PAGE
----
The organization went into free agency for a complete makeover of the line to center Roberto Garza’s left (tackle Jermon Bushrod, guard Matt Slauson) and used two of its first four draft choices to Garza’s right (guard Kyle Long, tackle Jordan Mills).
Indications from the Carolina and San Diego games are that the acquisitions have met and arguably exceeded expectations, at least on a player-by-player basis.
The point of offseason, training camp and preseason is to establish the collective, however, where the group thinks and reacts as one. With four new players out of five positions, plus a new scheme, even a road game in a hostile venue like Oakland is a solid pop quiz on the state of the bedrock of the offense.
“With the new offense, everybody’s kind of working their way through knowing everything that’s going on,” said offensive coordinator/line coach Aaron Kromer. “We need to catch up and keep working.”
The extended playing time should not be a stamina problem. Long and Mills have played more snaps through the preseason games than any other Bear and committed a combined just one penalty, a fourth-quarter hold by Mills.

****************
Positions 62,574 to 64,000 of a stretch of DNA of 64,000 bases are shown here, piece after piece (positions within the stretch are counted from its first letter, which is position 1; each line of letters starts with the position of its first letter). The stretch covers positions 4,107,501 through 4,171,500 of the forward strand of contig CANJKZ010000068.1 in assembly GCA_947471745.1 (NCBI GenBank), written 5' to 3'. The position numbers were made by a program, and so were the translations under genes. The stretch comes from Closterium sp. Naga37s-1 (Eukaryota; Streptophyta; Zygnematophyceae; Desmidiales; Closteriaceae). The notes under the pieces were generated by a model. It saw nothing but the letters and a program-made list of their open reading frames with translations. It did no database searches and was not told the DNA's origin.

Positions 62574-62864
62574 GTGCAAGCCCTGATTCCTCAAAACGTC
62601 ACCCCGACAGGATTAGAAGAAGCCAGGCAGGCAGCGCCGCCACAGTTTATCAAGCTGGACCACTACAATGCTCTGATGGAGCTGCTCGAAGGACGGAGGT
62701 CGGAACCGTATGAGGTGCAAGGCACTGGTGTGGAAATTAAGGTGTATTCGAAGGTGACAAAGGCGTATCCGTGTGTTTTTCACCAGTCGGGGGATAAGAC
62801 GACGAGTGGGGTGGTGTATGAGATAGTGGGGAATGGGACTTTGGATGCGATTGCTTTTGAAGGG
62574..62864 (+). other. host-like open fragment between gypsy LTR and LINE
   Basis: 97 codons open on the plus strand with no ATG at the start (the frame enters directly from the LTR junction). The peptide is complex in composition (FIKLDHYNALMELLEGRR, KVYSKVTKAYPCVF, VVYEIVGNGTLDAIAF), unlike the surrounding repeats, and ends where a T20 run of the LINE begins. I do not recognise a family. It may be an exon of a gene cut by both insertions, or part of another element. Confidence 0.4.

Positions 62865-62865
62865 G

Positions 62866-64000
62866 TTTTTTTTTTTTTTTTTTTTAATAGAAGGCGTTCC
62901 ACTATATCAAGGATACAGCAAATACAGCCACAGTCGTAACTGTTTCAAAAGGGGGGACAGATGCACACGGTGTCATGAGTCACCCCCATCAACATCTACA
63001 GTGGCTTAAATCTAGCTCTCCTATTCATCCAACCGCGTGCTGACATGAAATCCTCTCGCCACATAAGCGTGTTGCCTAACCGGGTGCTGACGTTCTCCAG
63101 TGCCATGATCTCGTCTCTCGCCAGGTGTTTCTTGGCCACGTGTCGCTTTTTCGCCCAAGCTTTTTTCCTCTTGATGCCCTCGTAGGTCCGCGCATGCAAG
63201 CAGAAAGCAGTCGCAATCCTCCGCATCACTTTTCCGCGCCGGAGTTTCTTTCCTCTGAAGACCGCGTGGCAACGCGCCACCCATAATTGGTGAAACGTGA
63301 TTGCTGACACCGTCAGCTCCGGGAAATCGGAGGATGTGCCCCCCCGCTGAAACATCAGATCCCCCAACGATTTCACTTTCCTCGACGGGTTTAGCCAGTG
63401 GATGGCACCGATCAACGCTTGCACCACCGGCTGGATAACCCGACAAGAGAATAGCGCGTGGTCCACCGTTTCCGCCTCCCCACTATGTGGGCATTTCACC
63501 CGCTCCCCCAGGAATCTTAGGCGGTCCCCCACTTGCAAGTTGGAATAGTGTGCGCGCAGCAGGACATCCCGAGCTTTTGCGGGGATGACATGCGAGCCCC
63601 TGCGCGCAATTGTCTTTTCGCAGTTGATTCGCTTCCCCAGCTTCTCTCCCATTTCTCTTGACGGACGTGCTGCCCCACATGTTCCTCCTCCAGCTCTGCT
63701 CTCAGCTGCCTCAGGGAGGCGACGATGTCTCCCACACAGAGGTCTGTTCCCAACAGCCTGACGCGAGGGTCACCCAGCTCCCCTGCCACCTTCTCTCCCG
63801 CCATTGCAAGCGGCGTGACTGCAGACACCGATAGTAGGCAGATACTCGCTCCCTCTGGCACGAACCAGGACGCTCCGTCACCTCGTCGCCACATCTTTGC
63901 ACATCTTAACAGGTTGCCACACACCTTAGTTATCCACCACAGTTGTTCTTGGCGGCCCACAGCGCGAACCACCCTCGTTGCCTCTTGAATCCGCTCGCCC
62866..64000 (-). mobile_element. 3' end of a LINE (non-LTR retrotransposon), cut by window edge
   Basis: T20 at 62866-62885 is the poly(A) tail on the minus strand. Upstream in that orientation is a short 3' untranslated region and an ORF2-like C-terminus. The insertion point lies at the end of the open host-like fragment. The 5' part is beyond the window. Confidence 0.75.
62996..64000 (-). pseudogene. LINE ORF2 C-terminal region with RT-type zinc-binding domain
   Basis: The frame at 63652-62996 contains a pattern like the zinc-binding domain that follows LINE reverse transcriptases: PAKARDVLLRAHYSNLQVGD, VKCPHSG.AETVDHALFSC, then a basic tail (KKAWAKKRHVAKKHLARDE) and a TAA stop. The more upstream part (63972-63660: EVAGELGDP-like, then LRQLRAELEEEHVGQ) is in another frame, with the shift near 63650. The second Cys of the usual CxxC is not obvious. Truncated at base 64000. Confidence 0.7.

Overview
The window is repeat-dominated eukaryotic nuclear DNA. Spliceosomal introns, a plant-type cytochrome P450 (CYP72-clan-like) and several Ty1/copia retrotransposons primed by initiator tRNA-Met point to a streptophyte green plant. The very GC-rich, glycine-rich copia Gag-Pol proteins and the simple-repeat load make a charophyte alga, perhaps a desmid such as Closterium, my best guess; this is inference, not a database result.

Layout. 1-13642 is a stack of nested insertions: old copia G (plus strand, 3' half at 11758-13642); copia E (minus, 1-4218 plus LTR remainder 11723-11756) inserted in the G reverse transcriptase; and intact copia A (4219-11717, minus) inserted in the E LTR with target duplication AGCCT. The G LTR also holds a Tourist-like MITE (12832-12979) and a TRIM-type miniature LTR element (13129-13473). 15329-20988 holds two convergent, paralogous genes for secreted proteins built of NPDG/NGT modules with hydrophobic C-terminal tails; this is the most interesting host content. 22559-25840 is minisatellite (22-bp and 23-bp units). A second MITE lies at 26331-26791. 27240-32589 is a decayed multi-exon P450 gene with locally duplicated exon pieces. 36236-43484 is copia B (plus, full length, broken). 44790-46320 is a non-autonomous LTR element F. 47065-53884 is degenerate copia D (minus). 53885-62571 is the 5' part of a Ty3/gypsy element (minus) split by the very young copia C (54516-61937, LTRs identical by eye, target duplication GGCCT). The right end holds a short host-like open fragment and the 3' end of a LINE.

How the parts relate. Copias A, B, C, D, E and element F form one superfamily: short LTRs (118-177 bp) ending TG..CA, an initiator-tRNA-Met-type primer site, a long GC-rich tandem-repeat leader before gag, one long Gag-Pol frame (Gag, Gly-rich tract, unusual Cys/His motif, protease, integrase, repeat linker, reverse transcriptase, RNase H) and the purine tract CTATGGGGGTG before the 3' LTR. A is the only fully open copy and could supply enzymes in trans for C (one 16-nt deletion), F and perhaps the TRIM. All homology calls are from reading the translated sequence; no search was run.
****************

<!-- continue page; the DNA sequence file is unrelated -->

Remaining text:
Barring a rookie meltdown, the starting five is set. The swing guard (James Brown) is in place. The No. 3 tackle is not, from among Eben Britton, J’Marcus Webb and Jonathan Scott, whenever Scott is able to return from a knee problem that effectively has him on the bubble if Britton or Webb can establish themselves the next two games.
Since the swing tackle became a starter each of the past four seasons (Chris Williams, Webb, Frank Omiyale, Scott), this is a critical roster slot.
“[Scott] is getting better every day,” coach Marc Trestman said. “We feel good enough that we’ll see him get a little more work over the next 10 days as we move forward. The best I’ve heard from Jonathan is that he’s back up, his knee is cleaned out and we’re encouraged that he’ll be working soon.”